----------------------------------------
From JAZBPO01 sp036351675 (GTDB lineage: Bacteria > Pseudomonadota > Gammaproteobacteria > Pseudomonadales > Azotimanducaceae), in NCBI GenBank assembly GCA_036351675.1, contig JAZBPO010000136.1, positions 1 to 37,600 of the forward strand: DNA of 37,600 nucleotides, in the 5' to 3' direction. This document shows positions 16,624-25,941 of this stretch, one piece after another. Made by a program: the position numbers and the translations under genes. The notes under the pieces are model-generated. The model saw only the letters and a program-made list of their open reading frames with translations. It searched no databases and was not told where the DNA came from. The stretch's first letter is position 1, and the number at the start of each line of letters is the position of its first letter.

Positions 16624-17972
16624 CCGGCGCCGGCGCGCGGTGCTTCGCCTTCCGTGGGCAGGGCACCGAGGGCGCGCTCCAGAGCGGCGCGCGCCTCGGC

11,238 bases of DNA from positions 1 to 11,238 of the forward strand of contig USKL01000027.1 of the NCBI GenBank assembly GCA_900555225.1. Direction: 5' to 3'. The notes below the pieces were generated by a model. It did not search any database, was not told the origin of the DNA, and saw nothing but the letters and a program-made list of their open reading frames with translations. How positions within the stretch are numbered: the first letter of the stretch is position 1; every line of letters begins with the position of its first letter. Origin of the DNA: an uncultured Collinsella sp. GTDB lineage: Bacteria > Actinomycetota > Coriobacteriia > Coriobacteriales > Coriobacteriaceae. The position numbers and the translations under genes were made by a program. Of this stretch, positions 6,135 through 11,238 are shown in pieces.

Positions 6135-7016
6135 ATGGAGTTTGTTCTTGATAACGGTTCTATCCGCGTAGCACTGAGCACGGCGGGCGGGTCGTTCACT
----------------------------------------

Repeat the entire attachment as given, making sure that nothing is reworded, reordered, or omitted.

From JAZBPO01 sp036351675 (GTDB lineage: Bacteria > Pseudomonadota > Gammaproteobacteria > Pseudomonadales > Azotimanducaceae), in NCBI GenBank assembly GCA_036351675.1, contig JAZBPO010000136.1, positions 1 to 37,600 of the forward strand: DNA of 37,600 nucleotides, in the 5' to 3' direction. This document shows positions 16,624-25,941 of this stretch, one piece after another. Made by a program: the position numbers and the translations under genes. The notes under the pieces are model-generated. The model saw only the letters and a program-made list of their open reading frames with translations. It searched no databases and was not told where the DNA came from. The stretch's first letter is position 1, and the number at the start of each line of letters is the position of its first letter.

Positions 16624-17972
16624 CCGGCGCCGGCGCGCGGTGCTTCGCCTTCCGTGGGCAGGGCACCGAGGGCGCGCTCCAGAGCGGCGCGCGCCTCGGC

11,238 bases of DNA from positions 1 to 11,238 of the forward strand of contig USKL01000027.1 of the NCBI GenBank assembly GCA_900555225.1. Direction: 5' to 3'. The notes below the pieces were generated by a model. It did not search any database, was not told the origin of the DNA, and saw nothing but the letters and a program-made list of their open reading frames with translations. How positions within the stretch are numbered: the first letter of the stretch is position 1; every line of letters begins with the position of its first letter. Origin of the DNA: an uncultured Collinsella sp. GTDB lineage: Bacteria > Actinomycetota > Coriobacteriia > Coriobacteriales > Coriobacteriaceae. The position numbers and the translations under genes were made by a program. Of this stretch, positions 6,135 through 11,238 are shown in pieces.

Positions 6135-7016
6135 ATGGAGTTTGTTCTTGATAACGGTTCTATCCGCGTAGCACTGAGCACGGCGGGCGGGTCGTTCACT